Background: A study published last summer in the journal Neuron found that when participants were tasked with finding a new home and job by interacting with characters in a virtual roleplaying game, activation in the hippocampus revealed tracking of social relationships through two dimensional vectors based on power and affiliation. In essence, they navigated through social space just as they would a physical environment: by using a cognitive map. Original article:

Tavares, R. M., Mendelsohn, A., Grossman, Y., Williams, C. H., Shapiro, M., Trope, Y., & Schiller, D. (2015). A map for social navigation in the human brain. Neuron 87: 231-243. Retrieved from http://dx.doi.org/10.1016/j.neuron.2015.06.011.

Question: What are some hypotheses as to why this relationship exists?

Side note: If anyone is interested in participating, I am completing a research study to investigate the relationship between social and spatial skills. Here's the link for that: http://www.surveygizmo.com/s3/2620527/Social-and-Spatial-Skills-Assessment


I understand you are asking why there would be a relationship between social space and physical, spatial environment, via a cognitive map.

That would be owing to humans naturally mapping environments as well as experience (Tolman made his name on a natural phenomenon). Lakoff claimed that mapping for temporal orientation was a biologically determined process.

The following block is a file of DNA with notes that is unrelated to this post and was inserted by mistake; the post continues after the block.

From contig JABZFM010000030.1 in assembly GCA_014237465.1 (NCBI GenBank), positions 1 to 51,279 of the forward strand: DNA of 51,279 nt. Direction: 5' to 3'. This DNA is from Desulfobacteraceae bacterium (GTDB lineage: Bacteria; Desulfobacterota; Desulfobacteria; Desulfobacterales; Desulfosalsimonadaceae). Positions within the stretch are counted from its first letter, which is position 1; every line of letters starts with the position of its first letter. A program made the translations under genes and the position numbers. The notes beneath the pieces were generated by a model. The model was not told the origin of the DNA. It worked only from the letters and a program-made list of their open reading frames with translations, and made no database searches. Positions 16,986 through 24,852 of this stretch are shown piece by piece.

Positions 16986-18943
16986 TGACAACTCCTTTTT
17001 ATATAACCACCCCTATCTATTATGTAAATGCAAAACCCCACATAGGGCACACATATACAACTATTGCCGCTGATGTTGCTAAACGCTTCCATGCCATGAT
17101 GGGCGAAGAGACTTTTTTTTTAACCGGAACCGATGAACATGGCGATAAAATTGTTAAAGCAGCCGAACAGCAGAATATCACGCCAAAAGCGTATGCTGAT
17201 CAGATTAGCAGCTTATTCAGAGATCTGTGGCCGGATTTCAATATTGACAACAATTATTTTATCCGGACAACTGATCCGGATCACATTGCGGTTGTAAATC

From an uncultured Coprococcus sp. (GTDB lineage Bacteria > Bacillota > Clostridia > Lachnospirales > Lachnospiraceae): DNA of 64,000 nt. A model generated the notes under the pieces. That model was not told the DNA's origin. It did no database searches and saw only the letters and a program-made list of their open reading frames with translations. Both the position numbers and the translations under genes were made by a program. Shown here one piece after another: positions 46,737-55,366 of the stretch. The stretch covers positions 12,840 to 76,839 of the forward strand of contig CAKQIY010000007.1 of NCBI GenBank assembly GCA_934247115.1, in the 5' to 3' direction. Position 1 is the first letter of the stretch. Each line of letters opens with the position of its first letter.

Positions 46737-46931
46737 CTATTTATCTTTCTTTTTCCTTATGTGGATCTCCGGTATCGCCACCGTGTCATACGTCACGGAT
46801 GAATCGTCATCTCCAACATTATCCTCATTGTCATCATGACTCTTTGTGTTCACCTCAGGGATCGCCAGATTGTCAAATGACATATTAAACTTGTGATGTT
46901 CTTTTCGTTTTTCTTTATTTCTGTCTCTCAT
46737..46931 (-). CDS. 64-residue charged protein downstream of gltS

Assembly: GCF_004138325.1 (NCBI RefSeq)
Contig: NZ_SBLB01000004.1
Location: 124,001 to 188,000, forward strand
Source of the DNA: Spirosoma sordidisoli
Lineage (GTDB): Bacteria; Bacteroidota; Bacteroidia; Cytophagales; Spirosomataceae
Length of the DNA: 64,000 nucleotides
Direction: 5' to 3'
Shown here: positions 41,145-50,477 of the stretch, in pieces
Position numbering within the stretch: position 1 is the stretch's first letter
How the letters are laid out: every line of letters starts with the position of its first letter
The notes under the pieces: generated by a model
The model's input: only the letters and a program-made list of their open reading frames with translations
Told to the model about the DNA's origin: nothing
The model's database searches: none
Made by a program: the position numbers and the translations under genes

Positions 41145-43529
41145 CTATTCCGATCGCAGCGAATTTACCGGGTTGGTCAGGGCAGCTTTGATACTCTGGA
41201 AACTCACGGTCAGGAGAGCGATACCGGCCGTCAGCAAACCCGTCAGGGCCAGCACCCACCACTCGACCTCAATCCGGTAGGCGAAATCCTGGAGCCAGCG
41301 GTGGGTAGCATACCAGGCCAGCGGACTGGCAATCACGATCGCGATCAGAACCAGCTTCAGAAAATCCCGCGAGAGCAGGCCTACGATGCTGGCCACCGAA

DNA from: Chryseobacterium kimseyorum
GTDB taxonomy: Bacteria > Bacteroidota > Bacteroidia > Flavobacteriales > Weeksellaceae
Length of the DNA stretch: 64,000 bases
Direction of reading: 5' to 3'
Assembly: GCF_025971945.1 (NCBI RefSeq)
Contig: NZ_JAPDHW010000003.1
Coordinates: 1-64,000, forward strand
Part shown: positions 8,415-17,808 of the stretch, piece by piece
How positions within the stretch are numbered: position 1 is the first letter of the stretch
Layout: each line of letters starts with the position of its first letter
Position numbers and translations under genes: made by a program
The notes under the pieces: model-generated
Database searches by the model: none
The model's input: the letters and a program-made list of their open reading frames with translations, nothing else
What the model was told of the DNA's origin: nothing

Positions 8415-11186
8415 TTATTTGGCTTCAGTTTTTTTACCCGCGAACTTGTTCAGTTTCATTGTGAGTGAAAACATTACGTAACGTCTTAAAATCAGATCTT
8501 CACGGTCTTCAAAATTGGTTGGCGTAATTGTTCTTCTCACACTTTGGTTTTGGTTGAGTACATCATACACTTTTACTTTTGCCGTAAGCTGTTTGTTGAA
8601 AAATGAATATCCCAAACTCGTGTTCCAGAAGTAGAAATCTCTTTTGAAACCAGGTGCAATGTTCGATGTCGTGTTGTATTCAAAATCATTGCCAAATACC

Radden (2013) agrees that humans operate a spatio-physical “image content” in order to “objectify” experience.

As I cannot agree that suffering or danger bring heightened awareness and high information processing, whereas routine activities would be “situations of low information processing” (Radden), dimensionality stirs my further opposition. :)

Time encourages Radden to terms as "zero-dimension". Your quote emphasizes two-dimensional Euclidean spaces.

"Zero dimension" would not be perceivable, therefore unfit for human natural mapping. Two-dimensional correlates would have resulted from the framework of a computer game talking bubbles (as the authors admit), rather than natural hippocampal function, evolved in three-dimensional space.

Obviously, brainstem and neocortical performance should not be omitted from a picture for real social interaction.


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